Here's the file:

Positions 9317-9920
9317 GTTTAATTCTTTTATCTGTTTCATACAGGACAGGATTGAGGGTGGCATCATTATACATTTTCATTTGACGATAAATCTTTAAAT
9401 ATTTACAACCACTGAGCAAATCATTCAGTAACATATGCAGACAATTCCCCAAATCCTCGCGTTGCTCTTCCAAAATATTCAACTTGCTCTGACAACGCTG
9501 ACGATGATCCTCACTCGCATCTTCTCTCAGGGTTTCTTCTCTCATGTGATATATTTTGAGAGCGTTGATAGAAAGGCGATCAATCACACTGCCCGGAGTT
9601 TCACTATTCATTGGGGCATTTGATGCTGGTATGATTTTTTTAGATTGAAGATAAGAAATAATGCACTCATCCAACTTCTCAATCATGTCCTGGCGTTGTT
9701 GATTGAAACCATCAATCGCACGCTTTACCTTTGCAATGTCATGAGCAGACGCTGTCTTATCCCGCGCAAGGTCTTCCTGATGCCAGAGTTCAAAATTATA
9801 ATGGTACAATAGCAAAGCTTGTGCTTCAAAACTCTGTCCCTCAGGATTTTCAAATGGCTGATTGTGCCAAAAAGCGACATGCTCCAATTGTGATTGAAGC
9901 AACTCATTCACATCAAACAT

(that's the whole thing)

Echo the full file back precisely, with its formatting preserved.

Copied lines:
Positions 9317-9920
9317 GTTTAATTCTTTTATCTGTTTCATACAGGACAGGATTGAGGGTGGCATCATTATACATTTTCATTTGACGATAAATCTTTAAAT
9401 ATTTACAACCACTGAGCAAATCATTCAGTAACATATGCAGACAATTCCCCAAATCCTCGCGTTGCTCTTCCAAAATATTCAACTTGCTCTGACAACGCTG
9501 ACGATGATCCTCACTCGCATCTTCTCTCAGGGTTTCTTCTCTCATGTGATATATTTTGAGAGCGTTGATAGAAAGGCGATCAATCACACTGCCCGGAGTT
9601 TCACTATTCATTGGGGCATTTGATGCTGGTATGATTTTTTTAGATTGAAGATAAGAAATAATGCACTCATCCAACTTCTCAATCATGTCCTGGCGTTGTT
9701 GATTGAAACCATCAATCGCACGCTTTACCTTTGCAATGTCATGAGCAGACGCTGTCTTATCCCGCGCAAGGTCTTCCTGATGCCAGAGTTCAAAATTATA
9801 ATGGTACAATAGCAAAGCTTGTGCTTCAAAACTCTGTCCCTCAGGATTTTCAAATGGCTGATTGTGCCAAAAAGCGACATGCTCCAATTGTGATTGAAGC
9901 AACTCATTCACATCAAACAT